But what of older forms of technology that have been nominated by readers of the 100 Objects website? They range from the very recent to objects hundreds of years old which tell us something about the changing effect of technology on our lives. So there’s a Sinclair ZX Spectrum, “the computer that opened up access to computing for a whole generation”. Someone else has contributed a Baird Televisor, “the last time a lone inventor working in difficult conditions… could invent something that would change the world.” Then from the 19th Century there is an early example of a manufactured iron nail, and from the English Civil War, a solid cannon ball.

“100件物品”网站上的读者提名了什么样的旧式的科技?它们涵盖了从近代的到数百年之前的物品,都在讲述着有关科技改变影响着我们的生活的故事。因此当然有Sinclair公司的 ZX Spectrum(译者注:1982年由Sinclair公司生产的一款8位个人电脑),“开启了整整一代人能够使用计算技术的时代的电脑”。有人提出了贝尔德电视播放机,“最后一次一个孤单的发明者在艰苦的环境工作……可以发明出改变世界的东西”。然后有一个来自19世纪的早期例子——一个工业化制造的铁钉,还有来自英国内战时期的加农炮弹。

My house is home to plenty of technology, but I struggled to come up with anything that might be considered a historical object. My 1995 signed copy of Bill Gates’ autobiography did not quite cut the mustard. Then I remembered that, up in the attic, I still had the ancient radio that was part of my childhood.

我家满屋都是科技产品,但我挣扎着想拿出任何一个可以被认为是历史物品的东西。我那1995年的比尔盖茨签名自传显然不是很符合主题。于是我想起,在楼阁上,我还有那童年时代的古老收音机。

A little research on the internet and an appeal for help from a social network provided me with as much information as I needed to get my Murphy A122 radio catalogued on the 100 Objects website. Here’s what I wrote:

在互联网上稍微调查一下和在社区网络发一个帮忙请求,我得到的信息便足够将我那Murphy A122的收音机提交到“100件物品”的网站上列表里。我是这样写的:

“This is a battered old Murphy radio that must have been made some time in the 1940s or 1950s, but was still the main radio in the home I grew up in in the 1960s and 1970s. It was – and would still be if I got round to getting it mended – an object which combined beauty with functionality. When you turned the knob to switch it on, an orange glow would gradually light up a darkened room on a winter’s evening. The sound from the wooden cabinet was rich and warm. It was normally tuned to the Home Service or the Light Programme, but I remember scrolling through the frequencies and hearing stations from across Europe – the list of place names in the Long Wave window runs from Reykjavik to Ankara to Berlin.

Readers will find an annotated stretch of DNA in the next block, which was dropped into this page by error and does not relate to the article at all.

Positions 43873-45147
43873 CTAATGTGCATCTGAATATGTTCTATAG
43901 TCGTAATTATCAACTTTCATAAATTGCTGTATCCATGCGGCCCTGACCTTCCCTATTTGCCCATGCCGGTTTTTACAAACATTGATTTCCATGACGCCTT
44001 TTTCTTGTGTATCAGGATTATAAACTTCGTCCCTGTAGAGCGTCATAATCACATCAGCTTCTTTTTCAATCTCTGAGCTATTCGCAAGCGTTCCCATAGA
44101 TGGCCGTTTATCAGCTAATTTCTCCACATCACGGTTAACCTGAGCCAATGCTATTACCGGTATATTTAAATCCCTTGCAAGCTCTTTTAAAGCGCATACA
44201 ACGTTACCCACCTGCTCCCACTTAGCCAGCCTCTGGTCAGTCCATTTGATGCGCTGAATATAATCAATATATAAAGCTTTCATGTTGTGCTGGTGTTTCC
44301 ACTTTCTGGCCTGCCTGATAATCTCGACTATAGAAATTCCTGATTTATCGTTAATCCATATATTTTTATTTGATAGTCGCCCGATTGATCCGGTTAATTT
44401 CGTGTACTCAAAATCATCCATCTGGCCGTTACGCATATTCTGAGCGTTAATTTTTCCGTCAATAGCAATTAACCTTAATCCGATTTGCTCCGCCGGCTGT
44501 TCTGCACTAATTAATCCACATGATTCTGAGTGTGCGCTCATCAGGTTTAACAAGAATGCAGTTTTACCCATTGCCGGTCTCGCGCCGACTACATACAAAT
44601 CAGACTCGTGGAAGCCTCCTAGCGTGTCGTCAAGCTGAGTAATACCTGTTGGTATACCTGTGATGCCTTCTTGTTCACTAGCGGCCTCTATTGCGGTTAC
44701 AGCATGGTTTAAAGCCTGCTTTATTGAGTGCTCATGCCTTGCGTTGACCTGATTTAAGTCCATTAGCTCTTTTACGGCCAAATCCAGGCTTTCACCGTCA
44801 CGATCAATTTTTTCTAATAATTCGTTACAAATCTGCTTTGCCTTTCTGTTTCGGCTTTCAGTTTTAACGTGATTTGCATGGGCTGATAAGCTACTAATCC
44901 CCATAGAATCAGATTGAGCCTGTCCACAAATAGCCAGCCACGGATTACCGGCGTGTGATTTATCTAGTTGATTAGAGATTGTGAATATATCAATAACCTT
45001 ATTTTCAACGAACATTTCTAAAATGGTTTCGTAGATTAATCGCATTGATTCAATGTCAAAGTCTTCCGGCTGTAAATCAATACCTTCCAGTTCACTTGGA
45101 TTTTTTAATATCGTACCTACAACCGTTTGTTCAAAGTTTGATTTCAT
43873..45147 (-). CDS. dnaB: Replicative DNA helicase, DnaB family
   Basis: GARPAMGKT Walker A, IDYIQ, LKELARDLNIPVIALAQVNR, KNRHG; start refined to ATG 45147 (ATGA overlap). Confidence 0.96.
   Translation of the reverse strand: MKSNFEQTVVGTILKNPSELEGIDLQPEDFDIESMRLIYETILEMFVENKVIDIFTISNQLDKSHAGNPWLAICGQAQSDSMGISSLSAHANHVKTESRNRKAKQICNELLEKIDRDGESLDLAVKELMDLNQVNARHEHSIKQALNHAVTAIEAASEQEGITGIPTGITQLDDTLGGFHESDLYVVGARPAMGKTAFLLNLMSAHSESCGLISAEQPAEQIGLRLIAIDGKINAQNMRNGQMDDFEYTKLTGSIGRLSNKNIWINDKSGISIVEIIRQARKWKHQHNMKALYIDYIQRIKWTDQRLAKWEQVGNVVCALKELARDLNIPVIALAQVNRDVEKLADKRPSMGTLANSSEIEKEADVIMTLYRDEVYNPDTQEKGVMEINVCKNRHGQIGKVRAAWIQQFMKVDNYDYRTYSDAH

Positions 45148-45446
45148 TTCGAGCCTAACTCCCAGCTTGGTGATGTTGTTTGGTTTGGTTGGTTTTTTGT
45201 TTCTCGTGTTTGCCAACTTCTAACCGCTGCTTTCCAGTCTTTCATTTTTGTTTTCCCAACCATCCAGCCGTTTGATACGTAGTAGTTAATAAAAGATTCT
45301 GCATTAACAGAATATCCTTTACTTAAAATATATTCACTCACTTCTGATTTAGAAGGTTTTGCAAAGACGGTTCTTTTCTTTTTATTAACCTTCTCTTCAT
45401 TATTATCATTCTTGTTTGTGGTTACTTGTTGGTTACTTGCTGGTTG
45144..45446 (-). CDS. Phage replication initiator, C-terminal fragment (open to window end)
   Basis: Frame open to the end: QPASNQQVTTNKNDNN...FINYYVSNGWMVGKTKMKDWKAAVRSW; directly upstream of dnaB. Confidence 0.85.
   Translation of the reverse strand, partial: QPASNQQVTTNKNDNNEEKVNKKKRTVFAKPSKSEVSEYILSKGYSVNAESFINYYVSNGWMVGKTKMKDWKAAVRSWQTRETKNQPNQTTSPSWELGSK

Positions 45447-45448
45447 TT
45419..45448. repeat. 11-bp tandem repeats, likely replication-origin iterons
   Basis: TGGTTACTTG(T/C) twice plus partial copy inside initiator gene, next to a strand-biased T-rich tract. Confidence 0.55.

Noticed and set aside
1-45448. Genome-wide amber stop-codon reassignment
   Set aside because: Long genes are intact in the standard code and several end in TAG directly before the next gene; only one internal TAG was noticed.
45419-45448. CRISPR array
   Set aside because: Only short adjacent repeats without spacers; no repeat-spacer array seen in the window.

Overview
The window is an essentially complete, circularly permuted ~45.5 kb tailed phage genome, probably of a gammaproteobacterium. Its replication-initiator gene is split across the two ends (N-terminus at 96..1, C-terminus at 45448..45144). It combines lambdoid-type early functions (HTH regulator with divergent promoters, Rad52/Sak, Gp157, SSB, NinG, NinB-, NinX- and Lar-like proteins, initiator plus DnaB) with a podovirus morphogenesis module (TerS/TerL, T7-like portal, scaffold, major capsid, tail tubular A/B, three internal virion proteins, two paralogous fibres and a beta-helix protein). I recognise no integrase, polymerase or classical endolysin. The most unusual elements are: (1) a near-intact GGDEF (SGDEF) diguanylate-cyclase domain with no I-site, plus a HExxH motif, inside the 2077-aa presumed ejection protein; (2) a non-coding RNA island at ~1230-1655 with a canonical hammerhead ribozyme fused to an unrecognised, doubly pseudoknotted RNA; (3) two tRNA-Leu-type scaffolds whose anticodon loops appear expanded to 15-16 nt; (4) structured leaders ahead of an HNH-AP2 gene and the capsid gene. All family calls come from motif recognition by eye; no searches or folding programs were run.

“这是一个破旧的墨菲收音机,大概是在40年代或者50年代生产的吧,但在60和70年代仍然是我成长时期家里的主流收音机。它曾经是,将来也会是我家的主流收音机,如果我拿去修理的话,这将会是个美丽与功能并存的收音机。当你扭开旋钮,一道橙色的亮光会逐渐照亮一个冬季傍晚的漆黑房间。我们通常会调到国内服务节目或轻松节目,我还记得我曾不断调整频道去收听横跨欧洲的电台,长波窗口的地名列表里从雷克雅未克到安卡拉(土耳其首都)到柏林。”

It’s a reminder of the first piece of communications technology that really brought the world – or at least Britain – together. Before the age of television, families would gather round radios like this to hear the wartime news bulletins, Winston Churchill speaking to the nation, or perhaps Take It From Here. 30 years later, I used to crouch beside it to hear the football results on Sports Report. So, for me, it speaks of childhood, and of the history of technology.”

它标志着第一个通信技术产品把世界连到了一起,至少英国是这样。在电视机时代以前,一家人都会聚集在收音机周围去收听战时新闻公告,温斯顿·丘吉尔的全国演讲,或者一小段《Take It From Here》。30年之后,我仍常常蜷缩在收音机旁边听体育频道的足球赛结果。因此,对于我来说,它不但讲述了我的童年,还有科技的历史。

For me, this has been a thought-provoking exercise. My two objects, a radio and a simcard, show what extraordinary changes technology has wrought even in the short(!) space of my life. Now it’s your turn – please contribute your thoughts about objects which tell the story of human ingenuity, both here and on the History of the World website. And if Twitter is your thing, you can tweet your choices with the hashtag #objectoftoday.

对我来说,这是一次发人深省的练习。我提出的两个物品,收音机和SIM卡。它们显示出科技创造了卓越非凡的改变,即使在我这么短的生命空间里。现在轮到你了——请分享你的关于那些展现人类智慧的物品的想法,在这里跟帖也可或者在“History of the world”的网站上发表也可。如果你是个推友的话,你也可以在Twitter上提出你的选择并附上#objectoftoday的标签。